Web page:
With the expansion of Leeds in the 1950’s after the war – Seacroft was transformed from a village to a “satellite town within the city boundary” containing one of the largest areas of local authority housing in the country. Building began with the traditional red-brick semis around the Beechwood area, to the North of the estate. In the 1960s many of the prefabs and high rise flats were constructed on the estate. In addition to this vision for Seacroft, other areas surrounding Seacroft were built using the same principle, in the 1960’s work started on building the Swarcliffe and Stanks areas and in the 1970’s work began on building Whinmoor, none of these were however as large or ambitious estates as Seacroft, the intention being that these areas would use many of the amenities built along with the Seacroft Estate such as the Civic Centre and Seacroft’s secondary schools, so amenities were kept to a minimum in Swarcliffe and Whinmoor, with the estates only having small local shops, public houses and primary schools.
The Seacroft Centre was opened by Her Majesty the Queen on a foggy Thursday October 21st 1965. The Queen arrived by rail at Cross Gates railway station, the Royal Train having stayed overnight on the old line from Garforth to Kippax. Seacroft Post Office closed in November 1967, when the Crown Post Office opened in the new Centre. In 1993, Leeds City Council announced a multi-million pound development of the Seacroft Centre, serving an estate developed from 1947 initially with 7000 dwellings. In 1965, the population of the estate was 40,000. Work on the new Seacroft Shopping Centre began in 1996.
In 2000 the new ‘Seacroft Green Shopping Centre’ opened. This huge supermarket as well as the other shops promised to create hundreds more jobs then would be lost through the loss of trade in the Civic Centre. The centre was not entirely popular with many local residents who felt they had lost the centre of their community to a supermarket. The rebuilding of the Civic Centre did not alter the deprivation experienced in the area and the condition of many of the houses deteriorated, particularly amongst the prefabricated housing to the South West of the estate. Many houses were vacated and either condition or lack of demand dictated that the council boarded them up. Many of the high rise flats were demolished leaving a shortage of 1 and 2 bed housing in the area as the majority of the tower blocks were allocated to older residents.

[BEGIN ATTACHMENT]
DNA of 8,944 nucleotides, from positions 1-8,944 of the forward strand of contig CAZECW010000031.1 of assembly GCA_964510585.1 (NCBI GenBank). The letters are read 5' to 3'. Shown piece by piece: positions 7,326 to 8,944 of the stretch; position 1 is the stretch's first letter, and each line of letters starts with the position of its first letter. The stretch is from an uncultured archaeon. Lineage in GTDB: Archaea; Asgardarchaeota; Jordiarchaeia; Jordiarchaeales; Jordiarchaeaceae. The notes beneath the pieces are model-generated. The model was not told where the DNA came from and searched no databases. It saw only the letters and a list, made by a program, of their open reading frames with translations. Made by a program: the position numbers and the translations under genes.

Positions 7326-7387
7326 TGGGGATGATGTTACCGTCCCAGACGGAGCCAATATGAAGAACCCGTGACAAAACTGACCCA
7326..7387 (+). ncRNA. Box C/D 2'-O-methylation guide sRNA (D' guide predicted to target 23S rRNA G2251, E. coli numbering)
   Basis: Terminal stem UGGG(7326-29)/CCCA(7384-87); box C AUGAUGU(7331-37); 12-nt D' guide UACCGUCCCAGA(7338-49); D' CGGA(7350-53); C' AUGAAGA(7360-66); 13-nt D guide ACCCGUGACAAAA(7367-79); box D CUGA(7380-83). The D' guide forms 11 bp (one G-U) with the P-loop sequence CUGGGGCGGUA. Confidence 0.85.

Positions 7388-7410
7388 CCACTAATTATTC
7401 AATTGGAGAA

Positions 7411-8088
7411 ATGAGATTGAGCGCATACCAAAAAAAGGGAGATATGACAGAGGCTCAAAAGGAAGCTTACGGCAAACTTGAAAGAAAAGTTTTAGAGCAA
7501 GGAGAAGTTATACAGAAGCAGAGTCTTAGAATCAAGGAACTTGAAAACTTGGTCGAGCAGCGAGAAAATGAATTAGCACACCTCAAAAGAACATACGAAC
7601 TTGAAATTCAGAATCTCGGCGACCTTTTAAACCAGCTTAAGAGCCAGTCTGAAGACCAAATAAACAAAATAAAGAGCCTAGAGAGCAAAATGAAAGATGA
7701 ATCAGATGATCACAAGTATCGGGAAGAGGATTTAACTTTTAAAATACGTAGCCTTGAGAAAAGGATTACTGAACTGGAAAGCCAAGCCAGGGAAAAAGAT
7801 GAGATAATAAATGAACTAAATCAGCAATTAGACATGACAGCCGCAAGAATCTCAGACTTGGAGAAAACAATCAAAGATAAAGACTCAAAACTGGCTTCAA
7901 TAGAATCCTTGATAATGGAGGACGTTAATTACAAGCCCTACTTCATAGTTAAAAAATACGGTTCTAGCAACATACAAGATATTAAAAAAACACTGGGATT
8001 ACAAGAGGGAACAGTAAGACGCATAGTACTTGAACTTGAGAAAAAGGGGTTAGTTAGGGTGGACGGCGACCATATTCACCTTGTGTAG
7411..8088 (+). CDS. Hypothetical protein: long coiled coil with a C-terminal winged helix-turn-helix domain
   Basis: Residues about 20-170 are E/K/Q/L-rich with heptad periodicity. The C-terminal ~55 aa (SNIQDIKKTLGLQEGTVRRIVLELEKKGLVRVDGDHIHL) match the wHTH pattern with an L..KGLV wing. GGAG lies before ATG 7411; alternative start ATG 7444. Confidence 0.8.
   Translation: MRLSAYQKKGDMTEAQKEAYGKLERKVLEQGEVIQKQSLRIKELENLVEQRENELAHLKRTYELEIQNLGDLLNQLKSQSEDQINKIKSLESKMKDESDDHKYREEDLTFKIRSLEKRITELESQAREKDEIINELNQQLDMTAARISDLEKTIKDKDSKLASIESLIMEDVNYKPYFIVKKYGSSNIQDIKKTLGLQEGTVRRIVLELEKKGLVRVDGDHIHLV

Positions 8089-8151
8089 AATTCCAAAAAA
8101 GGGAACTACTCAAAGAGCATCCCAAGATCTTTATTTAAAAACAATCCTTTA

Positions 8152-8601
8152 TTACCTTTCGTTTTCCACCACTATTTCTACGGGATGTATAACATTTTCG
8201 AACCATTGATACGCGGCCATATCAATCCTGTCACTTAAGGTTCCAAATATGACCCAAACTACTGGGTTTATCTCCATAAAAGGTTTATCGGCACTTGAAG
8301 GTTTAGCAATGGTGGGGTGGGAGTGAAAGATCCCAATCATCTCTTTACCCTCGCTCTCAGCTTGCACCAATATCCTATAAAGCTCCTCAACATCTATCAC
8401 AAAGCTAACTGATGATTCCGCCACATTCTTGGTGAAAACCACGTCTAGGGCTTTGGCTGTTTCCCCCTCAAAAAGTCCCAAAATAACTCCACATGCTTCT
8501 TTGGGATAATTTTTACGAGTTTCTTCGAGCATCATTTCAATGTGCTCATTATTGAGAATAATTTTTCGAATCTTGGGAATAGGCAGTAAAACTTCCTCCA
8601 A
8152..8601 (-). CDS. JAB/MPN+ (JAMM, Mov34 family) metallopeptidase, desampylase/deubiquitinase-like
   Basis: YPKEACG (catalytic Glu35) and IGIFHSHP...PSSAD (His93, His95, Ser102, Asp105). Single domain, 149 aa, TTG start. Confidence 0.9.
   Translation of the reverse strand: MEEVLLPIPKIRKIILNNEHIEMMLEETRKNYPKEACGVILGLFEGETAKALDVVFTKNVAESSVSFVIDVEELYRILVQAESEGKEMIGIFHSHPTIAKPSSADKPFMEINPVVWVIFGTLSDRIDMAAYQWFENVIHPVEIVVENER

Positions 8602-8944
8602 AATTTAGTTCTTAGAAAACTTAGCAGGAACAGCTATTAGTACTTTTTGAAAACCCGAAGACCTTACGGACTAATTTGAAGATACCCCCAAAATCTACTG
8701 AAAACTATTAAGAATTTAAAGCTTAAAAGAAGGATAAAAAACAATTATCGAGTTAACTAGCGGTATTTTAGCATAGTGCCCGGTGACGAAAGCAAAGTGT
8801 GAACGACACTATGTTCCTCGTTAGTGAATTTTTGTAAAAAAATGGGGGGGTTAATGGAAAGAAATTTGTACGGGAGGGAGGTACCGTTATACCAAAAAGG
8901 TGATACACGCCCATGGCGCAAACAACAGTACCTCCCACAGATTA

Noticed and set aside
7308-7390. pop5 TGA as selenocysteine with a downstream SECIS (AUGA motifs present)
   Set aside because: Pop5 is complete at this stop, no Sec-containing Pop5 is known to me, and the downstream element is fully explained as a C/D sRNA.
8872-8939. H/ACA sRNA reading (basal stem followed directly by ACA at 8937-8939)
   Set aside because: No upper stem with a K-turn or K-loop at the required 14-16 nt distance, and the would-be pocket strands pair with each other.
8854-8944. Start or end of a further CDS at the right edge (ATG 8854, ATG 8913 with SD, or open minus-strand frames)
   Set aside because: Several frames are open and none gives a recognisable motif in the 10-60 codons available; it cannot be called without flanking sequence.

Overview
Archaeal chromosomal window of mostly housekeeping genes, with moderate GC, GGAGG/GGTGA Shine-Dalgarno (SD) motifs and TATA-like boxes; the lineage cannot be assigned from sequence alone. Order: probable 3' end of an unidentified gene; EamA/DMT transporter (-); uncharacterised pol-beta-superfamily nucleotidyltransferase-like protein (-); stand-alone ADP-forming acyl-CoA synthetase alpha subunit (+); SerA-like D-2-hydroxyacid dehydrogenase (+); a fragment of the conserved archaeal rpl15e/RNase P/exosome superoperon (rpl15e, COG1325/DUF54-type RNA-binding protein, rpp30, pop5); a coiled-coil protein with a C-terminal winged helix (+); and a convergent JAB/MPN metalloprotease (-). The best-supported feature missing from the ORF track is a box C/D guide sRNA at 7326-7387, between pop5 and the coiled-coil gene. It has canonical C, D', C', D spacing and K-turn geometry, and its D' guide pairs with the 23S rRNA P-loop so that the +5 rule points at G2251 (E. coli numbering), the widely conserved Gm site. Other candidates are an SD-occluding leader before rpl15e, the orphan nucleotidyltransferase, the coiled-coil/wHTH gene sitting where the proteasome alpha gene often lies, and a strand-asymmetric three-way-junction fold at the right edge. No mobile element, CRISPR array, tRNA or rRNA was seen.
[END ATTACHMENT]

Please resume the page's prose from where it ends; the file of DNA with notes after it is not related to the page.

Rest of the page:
The recent new housing developments promised much and delivered below expectations in terms of re-generating the area. A group are currently working towards the designation of Seacroft as an area for neighbourhood planning to try and involve local people who live, work or do business in the area to put plans together for the next 15 years. The whole area is about to experience another expansion as work has begun on the Leeds East Extension along the eastern edge of the city down to the M1 … to be continued!